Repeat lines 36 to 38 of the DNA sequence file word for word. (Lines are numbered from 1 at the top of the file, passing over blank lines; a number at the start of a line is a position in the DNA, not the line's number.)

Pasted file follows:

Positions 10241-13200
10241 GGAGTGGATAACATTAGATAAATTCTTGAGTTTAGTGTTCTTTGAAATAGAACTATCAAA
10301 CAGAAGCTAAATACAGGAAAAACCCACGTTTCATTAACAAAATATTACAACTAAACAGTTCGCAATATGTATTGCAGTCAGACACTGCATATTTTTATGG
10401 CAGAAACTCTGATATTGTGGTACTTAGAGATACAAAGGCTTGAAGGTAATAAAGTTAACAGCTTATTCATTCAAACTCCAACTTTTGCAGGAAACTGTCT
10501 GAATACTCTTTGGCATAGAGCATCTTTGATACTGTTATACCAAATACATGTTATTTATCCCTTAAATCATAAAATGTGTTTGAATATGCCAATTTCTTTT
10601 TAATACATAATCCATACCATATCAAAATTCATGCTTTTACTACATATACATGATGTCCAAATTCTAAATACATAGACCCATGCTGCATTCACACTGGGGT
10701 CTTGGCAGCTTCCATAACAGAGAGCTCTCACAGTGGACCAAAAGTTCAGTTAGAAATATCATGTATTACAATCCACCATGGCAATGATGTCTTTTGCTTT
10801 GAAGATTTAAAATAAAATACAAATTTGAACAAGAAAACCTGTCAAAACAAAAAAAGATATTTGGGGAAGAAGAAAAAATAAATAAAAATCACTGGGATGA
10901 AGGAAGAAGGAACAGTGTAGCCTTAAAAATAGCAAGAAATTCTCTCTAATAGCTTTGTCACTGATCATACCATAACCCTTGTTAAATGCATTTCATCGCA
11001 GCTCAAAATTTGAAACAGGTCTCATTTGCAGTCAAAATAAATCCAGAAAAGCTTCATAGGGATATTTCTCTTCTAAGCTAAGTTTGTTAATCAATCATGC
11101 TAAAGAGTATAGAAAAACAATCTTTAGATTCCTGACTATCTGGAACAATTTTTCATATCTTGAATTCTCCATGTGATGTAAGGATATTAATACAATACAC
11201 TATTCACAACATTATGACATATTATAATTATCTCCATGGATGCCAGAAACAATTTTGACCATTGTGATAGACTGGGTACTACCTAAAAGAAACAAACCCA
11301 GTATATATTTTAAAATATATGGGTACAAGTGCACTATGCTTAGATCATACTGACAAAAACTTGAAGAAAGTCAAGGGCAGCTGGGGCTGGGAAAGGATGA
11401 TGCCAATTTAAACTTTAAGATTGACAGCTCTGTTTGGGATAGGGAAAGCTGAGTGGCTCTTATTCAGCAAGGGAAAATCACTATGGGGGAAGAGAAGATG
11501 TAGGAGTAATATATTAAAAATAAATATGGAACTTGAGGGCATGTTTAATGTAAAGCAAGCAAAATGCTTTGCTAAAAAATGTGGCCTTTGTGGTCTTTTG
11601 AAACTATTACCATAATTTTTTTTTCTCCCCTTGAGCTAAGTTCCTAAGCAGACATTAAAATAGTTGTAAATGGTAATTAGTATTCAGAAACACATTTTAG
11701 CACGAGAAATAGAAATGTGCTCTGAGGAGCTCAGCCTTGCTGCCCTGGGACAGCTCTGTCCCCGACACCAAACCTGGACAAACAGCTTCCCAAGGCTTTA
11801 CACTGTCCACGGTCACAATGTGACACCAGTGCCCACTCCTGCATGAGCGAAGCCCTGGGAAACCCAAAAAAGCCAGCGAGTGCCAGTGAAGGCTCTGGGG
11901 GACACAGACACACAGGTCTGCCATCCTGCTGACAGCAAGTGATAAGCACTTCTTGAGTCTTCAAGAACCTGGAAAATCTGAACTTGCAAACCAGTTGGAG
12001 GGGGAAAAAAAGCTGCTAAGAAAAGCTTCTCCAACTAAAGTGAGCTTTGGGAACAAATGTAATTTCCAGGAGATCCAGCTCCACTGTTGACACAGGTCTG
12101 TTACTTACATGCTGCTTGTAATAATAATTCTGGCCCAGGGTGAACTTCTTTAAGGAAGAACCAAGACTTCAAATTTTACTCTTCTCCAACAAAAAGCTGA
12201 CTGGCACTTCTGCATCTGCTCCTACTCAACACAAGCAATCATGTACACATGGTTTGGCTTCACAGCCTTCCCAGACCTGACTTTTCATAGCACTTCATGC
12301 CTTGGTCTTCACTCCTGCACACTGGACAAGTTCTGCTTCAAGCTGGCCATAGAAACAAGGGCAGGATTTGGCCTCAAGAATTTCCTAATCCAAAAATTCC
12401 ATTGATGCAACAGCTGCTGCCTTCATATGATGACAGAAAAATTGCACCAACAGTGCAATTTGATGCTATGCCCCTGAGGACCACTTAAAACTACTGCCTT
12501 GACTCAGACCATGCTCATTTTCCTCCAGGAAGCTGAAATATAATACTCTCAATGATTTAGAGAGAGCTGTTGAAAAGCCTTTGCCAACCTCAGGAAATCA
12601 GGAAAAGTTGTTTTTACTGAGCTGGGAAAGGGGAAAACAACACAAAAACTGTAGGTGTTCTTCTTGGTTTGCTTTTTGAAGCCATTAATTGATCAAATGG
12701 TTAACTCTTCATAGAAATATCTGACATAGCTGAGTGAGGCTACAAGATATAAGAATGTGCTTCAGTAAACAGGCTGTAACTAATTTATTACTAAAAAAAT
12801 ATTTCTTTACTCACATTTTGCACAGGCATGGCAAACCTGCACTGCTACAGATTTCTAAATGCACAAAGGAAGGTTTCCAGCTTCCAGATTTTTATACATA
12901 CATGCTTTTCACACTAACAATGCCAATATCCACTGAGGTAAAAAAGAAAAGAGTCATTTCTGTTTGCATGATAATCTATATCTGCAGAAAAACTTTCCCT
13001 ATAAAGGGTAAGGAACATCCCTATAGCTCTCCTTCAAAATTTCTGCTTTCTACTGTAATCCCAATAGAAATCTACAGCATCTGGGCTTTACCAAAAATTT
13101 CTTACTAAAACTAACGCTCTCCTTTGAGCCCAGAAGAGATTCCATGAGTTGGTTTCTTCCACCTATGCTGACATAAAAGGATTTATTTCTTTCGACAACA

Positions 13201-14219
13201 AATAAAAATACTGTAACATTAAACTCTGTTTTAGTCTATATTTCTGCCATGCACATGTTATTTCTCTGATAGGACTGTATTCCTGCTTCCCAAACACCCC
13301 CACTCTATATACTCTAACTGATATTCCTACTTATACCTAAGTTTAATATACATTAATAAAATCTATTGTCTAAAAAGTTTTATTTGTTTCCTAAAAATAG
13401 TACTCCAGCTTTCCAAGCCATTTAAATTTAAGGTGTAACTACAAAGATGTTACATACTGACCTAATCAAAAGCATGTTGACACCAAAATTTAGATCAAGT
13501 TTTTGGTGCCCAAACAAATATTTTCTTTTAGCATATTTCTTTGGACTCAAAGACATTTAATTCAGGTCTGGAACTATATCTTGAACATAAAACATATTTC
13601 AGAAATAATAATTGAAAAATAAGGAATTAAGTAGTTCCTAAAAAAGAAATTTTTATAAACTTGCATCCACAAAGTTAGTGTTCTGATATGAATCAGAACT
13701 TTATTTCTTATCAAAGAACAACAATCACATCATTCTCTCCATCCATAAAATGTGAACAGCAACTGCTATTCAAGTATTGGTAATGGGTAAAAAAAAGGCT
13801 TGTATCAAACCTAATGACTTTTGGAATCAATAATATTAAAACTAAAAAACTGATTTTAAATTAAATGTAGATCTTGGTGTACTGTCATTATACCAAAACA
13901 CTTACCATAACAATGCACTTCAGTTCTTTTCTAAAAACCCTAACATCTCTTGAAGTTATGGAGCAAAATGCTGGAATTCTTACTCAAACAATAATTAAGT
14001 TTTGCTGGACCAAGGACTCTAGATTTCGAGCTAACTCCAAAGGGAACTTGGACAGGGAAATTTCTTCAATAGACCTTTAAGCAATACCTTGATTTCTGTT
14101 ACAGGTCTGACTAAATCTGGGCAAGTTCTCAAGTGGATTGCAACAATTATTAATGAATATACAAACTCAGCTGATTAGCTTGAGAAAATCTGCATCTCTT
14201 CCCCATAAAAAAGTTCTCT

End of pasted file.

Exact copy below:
13501 TTTTGGTGCCCAAACAAATATTTTCTTTTAGCATATTTCTTTGGACTCAAAGACATTTAATTCAGGTCTGGAACTATATCTTGAACATAAAACATATTTC
13601 AGAAATAATAATTGAAAAATAAGGAATTAAGTAGTTCCTAAAAAAGAAATTTTTATAAACTTGCATCCACAAAGTTAGTGTTCTGATATGAATCAGAACT
13701 TTATTTCTTATCAAAGAACAACAATCACATCATTCTCTCCATCCATAAAATGTGAACAGCAACTGCTATTCAAGTATTGGTAATGGGTAAAAAAAAGGCT